This issue is usually framed in terms of numbers. Pakistan possesses what is thought to be the fastest-growing nuclear arsenal in the world and if present trends continue, could equal or surpass Britain’s stockpile within a decade. So far, the Western world has viewed this expansion as a nonproliferation issue, not a security one. But, over the longer-term, that could change. As a recent report from the EU Non-Proliferation Consortium noted, “EU members might have military facilities within reach of Pakistani longer-range missiles … or temporary bases and personnel” and, “in the case of a deterioration in Pakistan’s relations with the West, this could be a subject of concern.” Pakistan is free to dismiss European and American anxieties, but this will only reinforce the country’s longer-term isolation.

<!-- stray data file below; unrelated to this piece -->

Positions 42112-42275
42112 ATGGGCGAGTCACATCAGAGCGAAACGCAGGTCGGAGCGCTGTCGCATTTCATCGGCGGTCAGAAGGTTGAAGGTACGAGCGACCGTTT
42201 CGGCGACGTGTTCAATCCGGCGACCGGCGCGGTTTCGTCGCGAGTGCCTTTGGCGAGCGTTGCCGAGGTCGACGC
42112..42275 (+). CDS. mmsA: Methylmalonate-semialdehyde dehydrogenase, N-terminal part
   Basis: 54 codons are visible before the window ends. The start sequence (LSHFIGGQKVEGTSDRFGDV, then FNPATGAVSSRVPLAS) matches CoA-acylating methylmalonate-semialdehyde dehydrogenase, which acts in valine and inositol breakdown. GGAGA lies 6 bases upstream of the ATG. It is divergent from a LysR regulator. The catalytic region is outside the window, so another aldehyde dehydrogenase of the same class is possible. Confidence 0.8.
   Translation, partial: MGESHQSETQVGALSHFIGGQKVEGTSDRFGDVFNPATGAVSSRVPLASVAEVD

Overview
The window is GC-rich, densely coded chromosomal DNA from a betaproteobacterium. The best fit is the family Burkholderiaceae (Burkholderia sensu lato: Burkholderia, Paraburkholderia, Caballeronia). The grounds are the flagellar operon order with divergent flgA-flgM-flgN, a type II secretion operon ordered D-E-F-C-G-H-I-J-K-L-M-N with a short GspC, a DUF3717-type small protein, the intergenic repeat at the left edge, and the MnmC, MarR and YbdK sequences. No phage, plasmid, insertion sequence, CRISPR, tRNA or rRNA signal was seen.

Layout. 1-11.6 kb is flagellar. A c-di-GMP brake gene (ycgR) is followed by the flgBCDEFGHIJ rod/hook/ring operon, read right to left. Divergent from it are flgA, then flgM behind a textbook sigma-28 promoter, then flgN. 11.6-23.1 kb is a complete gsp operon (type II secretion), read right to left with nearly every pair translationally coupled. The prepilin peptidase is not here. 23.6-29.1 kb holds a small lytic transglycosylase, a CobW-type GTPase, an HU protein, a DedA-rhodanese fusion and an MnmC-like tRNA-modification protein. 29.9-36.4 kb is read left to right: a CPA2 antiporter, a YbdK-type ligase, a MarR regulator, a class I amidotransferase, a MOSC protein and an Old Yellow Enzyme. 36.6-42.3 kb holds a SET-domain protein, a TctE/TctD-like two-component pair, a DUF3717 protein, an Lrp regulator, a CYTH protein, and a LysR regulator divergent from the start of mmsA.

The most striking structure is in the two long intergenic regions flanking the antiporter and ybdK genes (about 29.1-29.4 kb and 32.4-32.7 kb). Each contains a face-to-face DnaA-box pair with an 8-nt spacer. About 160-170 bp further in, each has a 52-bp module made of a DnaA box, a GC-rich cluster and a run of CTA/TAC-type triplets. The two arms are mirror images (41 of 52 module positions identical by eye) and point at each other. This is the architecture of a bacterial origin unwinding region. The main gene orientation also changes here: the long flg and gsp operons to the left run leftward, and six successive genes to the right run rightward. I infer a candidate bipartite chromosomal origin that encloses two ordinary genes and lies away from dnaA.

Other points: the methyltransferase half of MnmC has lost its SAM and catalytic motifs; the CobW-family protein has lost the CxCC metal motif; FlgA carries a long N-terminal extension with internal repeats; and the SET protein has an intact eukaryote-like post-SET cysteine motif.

There is also a second, more serious concern. Pakistan is developing a new generation of tactical nuclear weapons (TNWs) that target not Indian cities, but Indian military formations on the battlefield. The purpose of these, as former Pakistani Ambassador to the United States Maleeha Lodhi explained in November, is “to counterbalance India’s move to bring conventional military offensives to a tactical level.” The idea is that smaller nuclear weapons, used on Pakistani soil, would stop invading Indian forces in their tracks.
The rise of tactical nuclear weapons has been well documented over the past two years. What has received less scrutiny, however, is the doctrine on which this rise has been based. Pakistan’s nuclear advocates make the case that their approach is no different than NATO’s Cold War nuclear posture towards the Soviet Union, and like NATO is the inevitable result of a conventionally weaker country trying to negate its more powerful adversaries’ conventional advantage. But the problem is that this comparison misses some key facts.